My God, my God, life is there
Simple and serene.
That peaceful murmur there
Comes from the town.

Qu'as-tu fait, ô toi que voilà
Pleurant sans cesse,
Dis, qu'as-tu fait, toi que voilà,
De ta jeunesse ?

O you, O you, what have you done,
Weeping without end,
Say, O say, what have you done
With all your youth?


I have more than once been told that the verses by my brother which compose (as he termed it) "a Sonnetsequence," under the aggregate title of The House of Life, are very difficult of interpretation. Not long ago one
of his most intimate friends put it to me pointedly in the phrase "They cannot be understood." I should like them
to be understood; and, as I appear to myself to understand the great majority of their bulk and contents, I have
thought it not inconsistent with respect to my brother's memory, and with a desire to extend the right estimate of
his writings, that I should take it upon me to expound their meaning. This I have done in the form of a
paraphrase in prose: following at no very great distance the actual diction of the sonnets, but amplifying here,
and interpolating there, and from time to time commenting or discussing. The reader who goes through my
paraphrase will, I think, acquit me of any attempt to "puff my brother": the expressions of critical opinion are of
the fewest, and, such as they are, they scarcely bear any character of direct eulogy.
The view which I express of the meaning of the sonnets must be taken as simply my own view. I hardly think
that my brother ever explained to me, or debated with me, the meaning of any one of them. He and I were wont
to assume that there was between us a certain community of perception which would enable me to understand
what he wrote, either immediately and with out close scrutiny of the details, or at any rate in the event of my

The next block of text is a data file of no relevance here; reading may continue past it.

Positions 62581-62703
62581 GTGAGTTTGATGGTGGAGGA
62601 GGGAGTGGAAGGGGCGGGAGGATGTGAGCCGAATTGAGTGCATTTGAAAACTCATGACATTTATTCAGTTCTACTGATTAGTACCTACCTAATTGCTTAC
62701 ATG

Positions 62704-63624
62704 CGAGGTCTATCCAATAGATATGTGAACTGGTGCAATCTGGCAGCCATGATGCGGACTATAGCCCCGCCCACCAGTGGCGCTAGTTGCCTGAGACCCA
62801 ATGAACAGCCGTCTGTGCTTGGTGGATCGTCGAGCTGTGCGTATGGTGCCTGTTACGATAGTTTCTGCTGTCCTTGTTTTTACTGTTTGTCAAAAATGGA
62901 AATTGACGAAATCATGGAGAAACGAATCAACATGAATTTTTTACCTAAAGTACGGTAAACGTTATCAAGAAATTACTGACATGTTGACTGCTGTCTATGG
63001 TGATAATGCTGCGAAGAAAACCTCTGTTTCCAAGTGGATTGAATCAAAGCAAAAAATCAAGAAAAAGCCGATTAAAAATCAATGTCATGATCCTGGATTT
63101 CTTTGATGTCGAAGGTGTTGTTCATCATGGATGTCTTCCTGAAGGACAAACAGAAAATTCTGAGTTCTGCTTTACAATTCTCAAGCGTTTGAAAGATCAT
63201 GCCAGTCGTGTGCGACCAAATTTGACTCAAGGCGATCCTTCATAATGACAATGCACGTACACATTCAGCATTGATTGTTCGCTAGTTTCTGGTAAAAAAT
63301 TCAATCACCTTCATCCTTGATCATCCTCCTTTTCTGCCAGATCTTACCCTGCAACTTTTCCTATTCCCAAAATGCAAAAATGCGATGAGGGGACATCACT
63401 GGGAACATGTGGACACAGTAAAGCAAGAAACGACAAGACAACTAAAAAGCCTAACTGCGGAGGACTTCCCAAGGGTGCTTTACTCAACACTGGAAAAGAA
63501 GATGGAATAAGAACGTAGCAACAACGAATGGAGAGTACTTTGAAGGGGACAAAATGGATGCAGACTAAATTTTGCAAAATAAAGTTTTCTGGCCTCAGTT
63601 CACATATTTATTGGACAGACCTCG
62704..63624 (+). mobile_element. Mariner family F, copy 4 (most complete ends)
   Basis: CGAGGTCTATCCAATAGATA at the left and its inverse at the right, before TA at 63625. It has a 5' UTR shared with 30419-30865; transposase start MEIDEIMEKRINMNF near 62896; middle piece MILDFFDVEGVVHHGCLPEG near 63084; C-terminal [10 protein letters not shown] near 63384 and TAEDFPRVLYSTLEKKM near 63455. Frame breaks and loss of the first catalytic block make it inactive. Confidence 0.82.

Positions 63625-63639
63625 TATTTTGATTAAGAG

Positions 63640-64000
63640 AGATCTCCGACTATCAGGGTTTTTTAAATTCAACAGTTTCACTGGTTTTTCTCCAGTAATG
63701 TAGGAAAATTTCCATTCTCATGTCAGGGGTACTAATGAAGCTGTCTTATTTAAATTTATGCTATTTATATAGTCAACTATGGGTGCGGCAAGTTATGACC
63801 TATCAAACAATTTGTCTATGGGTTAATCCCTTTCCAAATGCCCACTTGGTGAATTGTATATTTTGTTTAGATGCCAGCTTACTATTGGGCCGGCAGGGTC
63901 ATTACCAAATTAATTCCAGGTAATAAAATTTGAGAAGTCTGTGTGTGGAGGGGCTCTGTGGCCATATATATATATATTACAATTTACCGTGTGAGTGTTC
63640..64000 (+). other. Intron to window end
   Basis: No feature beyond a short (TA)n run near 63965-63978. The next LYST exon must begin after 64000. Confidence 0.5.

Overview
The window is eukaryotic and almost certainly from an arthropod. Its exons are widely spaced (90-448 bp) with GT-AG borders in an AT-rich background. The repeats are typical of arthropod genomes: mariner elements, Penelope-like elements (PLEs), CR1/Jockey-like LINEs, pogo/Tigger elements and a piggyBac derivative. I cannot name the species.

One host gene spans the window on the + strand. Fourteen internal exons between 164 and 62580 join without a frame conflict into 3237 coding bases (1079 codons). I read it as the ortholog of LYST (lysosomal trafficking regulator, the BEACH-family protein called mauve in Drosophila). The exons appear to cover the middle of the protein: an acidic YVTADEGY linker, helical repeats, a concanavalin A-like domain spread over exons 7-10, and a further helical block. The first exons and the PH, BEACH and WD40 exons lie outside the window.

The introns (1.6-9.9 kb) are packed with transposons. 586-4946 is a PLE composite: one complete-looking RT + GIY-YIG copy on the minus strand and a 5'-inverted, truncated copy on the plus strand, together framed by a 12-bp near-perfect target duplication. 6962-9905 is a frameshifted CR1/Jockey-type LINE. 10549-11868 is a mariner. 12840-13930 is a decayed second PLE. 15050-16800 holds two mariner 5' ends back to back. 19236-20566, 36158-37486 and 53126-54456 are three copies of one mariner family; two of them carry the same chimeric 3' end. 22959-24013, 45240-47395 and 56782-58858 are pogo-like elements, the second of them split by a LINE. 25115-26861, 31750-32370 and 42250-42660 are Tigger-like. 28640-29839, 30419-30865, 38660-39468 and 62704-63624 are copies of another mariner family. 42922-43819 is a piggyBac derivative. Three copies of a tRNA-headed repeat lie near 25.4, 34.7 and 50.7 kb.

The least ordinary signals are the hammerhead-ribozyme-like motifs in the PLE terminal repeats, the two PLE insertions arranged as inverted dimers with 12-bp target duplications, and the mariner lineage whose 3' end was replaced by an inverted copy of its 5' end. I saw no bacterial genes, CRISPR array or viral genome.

applying myself seriously to a consideration of the written page. Most of the sonnets of The House of Life have
naturally been familiar to me from an early date after they were composed. It is only now, however, and with a
view to the present paraphrase, that I have weighed them minutely, line by line, phrase by phrase, and in the
sum-total of each composition. This I have done with close and deliberate attention, and the result is before the
reader. As might have been expected, I found that several things which I had hitherto regarded with vague and
inexpress acquiescence, neither analysing nor pausing over them, were in fact charged with some particular
significance, be it valuable or the reverse; and on the whole I now see more clearly than I ever did before the
purport of the Sonnets, and whether that purport is important or unimportant.
Some while after I had begun this paraphrase I happened to be talking about it with Mr. Charles Fairfax Murray
the painter, who saw a great deal of my brother at times, from about 1867 onwards; and I was pleased to learn
from him that my brother had on one occasion expressed a certain inclination to write and publish some sort of
exposition of The House of Life. But it was not at all in his line to set-to actually at such a task. No doubt he
would never have done so, how ever long he might have lived; yet the fact that he had thought of it, as a thing
not wholly foreign to his personal and literary liking, has made me view my own undertaking with the less
I am aware that a prose paraphrase of poetry--and especially of poetry abstract in thought and ornate in structure,
such as is frequent in The House of Life--is not only a prose performance, but a prosaic performance; unalluring
to any reader, distasteful, or even intolerable and degrading, in the eyes of some readers. I know that what I have
written in my paraphrase looks meagre and jejune; and that even the very words of the sonnets, transcribed
verbatim, produce here a dulled and crippled effect. But, as I never expected to view my paraphrase with any
feeling of self-applause, so I shall not be disconcerted by any censure which may be applied to its form or
diction: content if some persons who are disposed to study Rossetti's poetry in an earnest and confiding spirit
find that, after perusing the paraphrase, they apprehend the scope and meaning of the sonnets, or their literal
phraseology, better than they did before.